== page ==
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Canada stumbles into a confrontation with its own Nazi complacency
With all the Nazi rehabilitation going on in Canada these days, I guess what happened on Friday was bound to happen.
Of the more than one million Ukrainians in Canada, the one person who had the honour of being introduced in front of Ukrainian president Volodymyr Zelensky was Yaroslav Hunka, a 98-year-old who served with the SS 14th Waffen Division, or the First Ukrainian Division. House speaker Anthony Rota invited Hunka as he lives in North Bay, in Rota’s riding. Of the Ukrainian-born population in North Bay, there was a 1 in 40 chance that Rota would land on this former Nazi.
When Rota introduced Hunka, MPs from both sides of the aisle jumped to their feet. Applause was vigorous and longlasting. While the cameras in the House of Commons don’t show everyone, the majority of MPs who are on camera are all standing – not a single person looks to be sitting through the applause.
There is so much that can be said about this incident and indeed, I’m far from the only one typing through my anger at all of this. But what was, I think, most notable was that no one seemed to notice (aside from very online leftwing Twitter). Canadian news organizations didn’t name the man nor his military unit. No journalists online posted anything that resembled a “wait, what?” after the introduction which would have made any first-year history student pause and ask, “uhh was he a Nazi?” The decades-long process of whitewashing of Nazis in Canada has seemingly worked — it took the Associated Press to name the military division that Hunka fought with.
After AP reported Hunka’s name and military division, nothing happened for a solid 30 hours until two Jewish organizations – the Simon Wiesenthal Centre and B’nai Brith – condemned the spectacle. It was then that the establishment flinched.
This entire affair is irritating. It combines everything that I hate: anti-communism, the sub-average intelligence levels and seal-like behaviour of Members of Parliament, annoying apologies, simple amalgams, etc.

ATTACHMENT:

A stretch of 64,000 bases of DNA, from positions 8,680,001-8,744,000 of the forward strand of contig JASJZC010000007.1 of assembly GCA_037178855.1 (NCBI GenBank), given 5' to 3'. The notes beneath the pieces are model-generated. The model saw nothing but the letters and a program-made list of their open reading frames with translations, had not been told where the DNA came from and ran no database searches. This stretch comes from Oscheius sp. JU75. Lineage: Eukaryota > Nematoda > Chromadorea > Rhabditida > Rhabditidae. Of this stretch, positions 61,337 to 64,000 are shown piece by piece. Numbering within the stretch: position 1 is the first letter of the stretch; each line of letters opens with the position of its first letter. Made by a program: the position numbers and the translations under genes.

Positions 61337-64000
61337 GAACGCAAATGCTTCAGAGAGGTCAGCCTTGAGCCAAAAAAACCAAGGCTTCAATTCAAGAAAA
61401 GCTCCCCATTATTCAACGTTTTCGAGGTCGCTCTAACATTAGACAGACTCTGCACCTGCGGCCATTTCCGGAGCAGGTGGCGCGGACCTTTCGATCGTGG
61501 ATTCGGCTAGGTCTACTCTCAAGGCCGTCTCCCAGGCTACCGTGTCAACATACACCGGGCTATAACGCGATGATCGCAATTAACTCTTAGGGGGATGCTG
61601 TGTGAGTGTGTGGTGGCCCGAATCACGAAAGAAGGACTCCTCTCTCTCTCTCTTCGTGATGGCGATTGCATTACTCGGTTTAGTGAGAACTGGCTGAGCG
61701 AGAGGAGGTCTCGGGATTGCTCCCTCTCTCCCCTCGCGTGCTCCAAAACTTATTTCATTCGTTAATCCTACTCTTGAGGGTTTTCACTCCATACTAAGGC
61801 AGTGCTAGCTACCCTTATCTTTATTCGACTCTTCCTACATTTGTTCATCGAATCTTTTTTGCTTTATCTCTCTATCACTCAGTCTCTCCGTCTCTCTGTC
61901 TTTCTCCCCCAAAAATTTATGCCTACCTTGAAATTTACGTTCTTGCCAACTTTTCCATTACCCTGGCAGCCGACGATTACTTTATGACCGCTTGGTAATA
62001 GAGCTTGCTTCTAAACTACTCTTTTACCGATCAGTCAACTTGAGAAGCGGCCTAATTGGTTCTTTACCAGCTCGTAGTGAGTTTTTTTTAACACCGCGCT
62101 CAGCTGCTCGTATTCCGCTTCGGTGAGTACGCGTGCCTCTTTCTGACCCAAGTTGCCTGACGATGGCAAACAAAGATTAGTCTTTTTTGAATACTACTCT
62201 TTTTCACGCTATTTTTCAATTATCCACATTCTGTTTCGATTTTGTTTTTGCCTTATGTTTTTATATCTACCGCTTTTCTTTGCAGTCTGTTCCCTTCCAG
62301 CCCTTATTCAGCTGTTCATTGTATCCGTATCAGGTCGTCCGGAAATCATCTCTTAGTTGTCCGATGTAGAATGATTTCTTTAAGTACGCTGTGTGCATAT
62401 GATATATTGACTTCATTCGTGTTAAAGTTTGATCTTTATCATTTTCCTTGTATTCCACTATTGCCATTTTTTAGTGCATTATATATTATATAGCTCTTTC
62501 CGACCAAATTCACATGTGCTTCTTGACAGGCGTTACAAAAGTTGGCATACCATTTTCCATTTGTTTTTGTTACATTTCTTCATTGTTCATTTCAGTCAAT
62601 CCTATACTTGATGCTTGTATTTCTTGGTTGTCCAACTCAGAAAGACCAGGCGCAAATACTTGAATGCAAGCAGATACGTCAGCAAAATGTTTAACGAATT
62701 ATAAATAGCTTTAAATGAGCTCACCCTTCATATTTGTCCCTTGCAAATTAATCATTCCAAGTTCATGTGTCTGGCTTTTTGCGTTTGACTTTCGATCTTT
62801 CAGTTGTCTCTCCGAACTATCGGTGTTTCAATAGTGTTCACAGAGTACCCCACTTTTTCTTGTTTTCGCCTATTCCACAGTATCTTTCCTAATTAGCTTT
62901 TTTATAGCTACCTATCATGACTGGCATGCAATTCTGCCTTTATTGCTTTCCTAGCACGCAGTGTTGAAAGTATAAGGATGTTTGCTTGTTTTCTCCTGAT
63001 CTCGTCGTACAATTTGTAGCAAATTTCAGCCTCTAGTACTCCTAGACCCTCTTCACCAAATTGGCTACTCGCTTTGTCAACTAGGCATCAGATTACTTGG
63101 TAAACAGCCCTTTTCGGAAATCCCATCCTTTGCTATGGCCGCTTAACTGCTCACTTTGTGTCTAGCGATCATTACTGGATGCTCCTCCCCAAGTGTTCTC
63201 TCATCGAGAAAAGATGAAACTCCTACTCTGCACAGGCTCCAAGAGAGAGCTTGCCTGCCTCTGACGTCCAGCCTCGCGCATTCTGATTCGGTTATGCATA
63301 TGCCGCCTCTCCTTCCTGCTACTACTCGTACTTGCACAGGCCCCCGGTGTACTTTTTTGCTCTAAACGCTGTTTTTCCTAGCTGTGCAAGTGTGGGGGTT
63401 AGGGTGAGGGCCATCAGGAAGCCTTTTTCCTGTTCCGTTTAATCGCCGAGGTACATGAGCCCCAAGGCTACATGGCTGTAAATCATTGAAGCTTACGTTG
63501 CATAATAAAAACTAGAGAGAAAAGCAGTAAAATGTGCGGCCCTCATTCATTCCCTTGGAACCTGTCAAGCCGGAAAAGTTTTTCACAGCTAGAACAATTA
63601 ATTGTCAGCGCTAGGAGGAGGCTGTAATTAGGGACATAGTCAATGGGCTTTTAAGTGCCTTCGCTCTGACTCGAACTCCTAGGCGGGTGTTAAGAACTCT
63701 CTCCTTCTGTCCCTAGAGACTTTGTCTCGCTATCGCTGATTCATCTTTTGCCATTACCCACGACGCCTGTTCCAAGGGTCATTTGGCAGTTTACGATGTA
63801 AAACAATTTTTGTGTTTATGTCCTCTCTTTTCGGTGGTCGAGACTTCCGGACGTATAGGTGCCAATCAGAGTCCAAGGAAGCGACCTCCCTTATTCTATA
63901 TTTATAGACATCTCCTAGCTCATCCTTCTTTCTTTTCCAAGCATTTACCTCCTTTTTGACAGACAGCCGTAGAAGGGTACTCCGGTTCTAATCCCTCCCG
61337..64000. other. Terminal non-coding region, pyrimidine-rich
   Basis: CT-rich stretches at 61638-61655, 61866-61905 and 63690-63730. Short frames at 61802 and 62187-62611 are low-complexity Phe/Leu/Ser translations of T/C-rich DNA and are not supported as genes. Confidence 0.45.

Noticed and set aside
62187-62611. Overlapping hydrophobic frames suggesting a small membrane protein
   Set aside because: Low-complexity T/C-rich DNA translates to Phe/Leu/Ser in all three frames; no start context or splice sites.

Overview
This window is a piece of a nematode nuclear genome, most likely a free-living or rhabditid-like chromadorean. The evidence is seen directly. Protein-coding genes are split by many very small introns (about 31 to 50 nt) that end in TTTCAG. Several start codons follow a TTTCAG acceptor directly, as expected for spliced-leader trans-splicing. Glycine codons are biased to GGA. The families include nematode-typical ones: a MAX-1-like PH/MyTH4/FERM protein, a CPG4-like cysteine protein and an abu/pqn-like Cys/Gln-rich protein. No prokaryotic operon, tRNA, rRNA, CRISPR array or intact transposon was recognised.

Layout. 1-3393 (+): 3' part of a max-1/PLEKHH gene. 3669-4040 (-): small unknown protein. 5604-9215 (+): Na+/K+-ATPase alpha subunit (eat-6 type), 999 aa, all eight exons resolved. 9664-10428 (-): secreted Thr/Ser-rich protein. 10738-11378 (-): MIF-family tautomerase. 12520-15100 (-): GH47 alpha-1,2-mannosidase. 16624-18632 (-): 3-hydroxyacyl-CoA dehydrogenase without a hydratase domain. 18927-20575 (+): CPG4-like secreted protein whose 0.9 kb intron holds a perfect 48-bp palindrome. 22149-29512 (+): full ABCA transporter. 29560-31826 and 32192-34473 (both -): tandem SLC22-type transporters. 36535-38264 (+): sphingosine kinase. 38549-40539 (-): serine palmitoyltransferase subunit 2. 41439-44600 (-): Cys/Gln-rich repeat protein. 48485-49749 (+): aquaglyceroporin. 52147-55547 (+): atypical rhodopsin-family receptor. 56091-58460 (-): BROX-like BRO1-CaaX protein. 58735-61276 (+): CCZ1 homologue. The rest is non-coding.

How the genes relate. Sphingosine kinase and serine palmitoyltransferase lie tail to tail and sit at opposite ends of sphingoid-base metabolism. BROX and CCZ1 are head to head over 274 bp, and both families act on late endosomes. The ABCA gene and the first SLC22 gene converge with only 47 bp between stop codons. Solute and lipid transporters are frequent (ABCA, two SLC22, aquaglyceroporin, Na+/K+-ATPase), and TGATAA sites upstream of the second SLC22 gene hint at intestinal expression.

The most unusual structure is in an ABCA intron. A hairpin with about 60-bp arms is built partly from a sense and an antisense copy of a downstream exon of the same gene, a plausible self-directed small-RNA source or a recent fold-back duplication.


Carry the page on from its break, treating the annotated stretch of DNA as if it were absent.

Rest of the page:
But mostly, it’s irritating because it’s an outgrowth of a brand of Nazi rehabilitation that we’ve seen growing in Canada over the past fifteen years or so. As people who lived through WW2 are at the age where they’re dying more and more, the memory of WW2 becomes much easier to distort, and there’s been no shortage of distortions. From our deputy Prime Minister Chrystia Freeland claiming that it was Russian propaganda to say that her grandfather and personal hero was a Nazi (it wasn’t and he was) to the idiotic “Victims of Communism” memorial selling bricks to groups who honoured various Nazis (Hungarians, Croatians and Ukrainians who were involved in mass slaughter, to name what has been reported), to charging people who have vandalized memorials to former Nazi leaders with “hate crimes” (including charging the journalist who broke the news about a statue in Edmonton with the crime himself!), these trends have been impossible to ignore.
I imagine you know all of this already too and reading it again is also irritating. It’s irritating to type. And yet, it’s urgent as hell.
Last week, there were protests held in towns and cities all over Canada that targeted transgender children. While nearly all of the protests were met by larger counter protests, there’s no question that there is rising transphobia in Canada that threatens the safety, security and physical and mental health of trans people.
In the past two days, the message that has come out from politicians has uniformly made honouring a Nazi in the House of Commons an affront to Jews in Canada.